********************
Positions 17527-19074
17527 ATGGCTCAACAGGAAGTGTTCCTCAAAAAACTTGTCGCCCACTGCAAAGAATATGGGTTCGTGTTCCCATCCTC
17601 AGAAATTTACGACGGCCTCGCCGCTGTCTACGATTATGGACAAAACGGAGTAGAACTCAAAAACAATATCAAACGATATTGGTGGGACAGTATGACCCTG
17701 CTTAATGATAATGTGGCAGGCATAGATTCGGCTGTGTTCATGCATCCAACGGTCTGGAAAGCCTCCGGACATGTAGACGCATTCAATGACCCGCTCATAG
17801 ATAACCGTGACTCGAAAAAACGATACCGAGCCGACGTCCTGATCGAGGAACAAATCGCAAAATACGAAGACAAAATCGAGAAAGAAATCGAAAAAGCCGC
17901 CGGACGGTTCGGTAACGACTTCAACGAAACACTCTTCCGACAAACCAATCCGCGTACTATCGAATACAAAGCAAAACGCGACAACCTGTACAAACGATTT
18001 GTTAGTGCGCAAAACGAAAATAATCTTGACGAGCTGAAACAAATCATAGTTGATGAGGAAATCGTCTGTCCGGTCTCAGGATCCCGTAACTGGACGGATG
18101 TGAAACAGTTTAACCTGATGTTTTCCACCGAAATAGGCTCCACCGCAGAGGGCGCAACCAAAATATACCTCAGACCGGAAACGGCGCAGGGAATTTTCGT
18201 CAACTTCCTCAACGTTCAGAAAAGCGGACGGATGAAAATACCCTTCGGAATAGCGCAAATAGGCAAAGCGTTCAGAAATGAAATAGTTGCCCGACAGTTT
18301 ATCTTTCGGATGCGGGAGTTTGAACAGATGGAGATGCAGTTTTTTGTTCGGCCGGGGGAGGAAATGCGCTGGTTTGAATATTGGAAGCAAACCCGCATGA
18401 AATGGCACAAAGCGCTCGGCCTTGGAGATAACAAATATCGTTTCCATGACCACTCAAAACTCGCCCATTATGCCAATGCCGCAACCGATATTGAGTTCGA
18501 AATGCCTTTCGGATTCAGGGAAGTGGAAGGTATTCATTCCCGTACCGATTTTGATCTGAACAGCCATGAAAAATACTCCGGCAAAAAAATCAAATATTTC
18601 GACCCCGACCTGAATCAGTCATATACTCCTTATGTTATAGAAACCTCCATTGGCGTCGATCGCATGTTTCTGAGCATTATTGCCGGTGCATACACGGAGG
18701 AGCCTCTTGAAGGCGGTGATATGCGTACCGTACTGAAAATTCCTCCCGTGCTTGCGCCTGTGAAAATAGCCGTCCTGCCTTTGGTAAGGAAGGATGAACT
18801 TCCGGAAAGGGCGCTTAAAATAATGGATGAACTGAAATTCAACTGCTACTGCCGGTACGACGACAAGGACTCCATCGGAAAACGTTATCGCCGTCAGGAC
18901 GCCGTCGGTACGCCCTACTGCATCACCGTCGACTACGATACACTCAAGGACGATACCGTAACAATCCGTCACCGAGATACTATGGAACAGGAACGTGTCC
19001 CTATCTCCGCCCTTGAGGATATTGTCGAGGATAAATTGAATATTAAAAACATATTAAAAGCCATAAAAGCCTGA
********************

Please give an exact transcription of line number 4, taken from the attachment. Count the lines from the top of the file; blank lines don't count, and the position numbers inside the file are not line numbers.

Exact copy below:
17701 CTTAATGATAATGTGGCAGGCATAGATTCGGCTGTGTTCATGCATCCAACGGTCTGGAAAGCCTCCGGACATGTAGACGCATTCAATGACCCGCTCATAG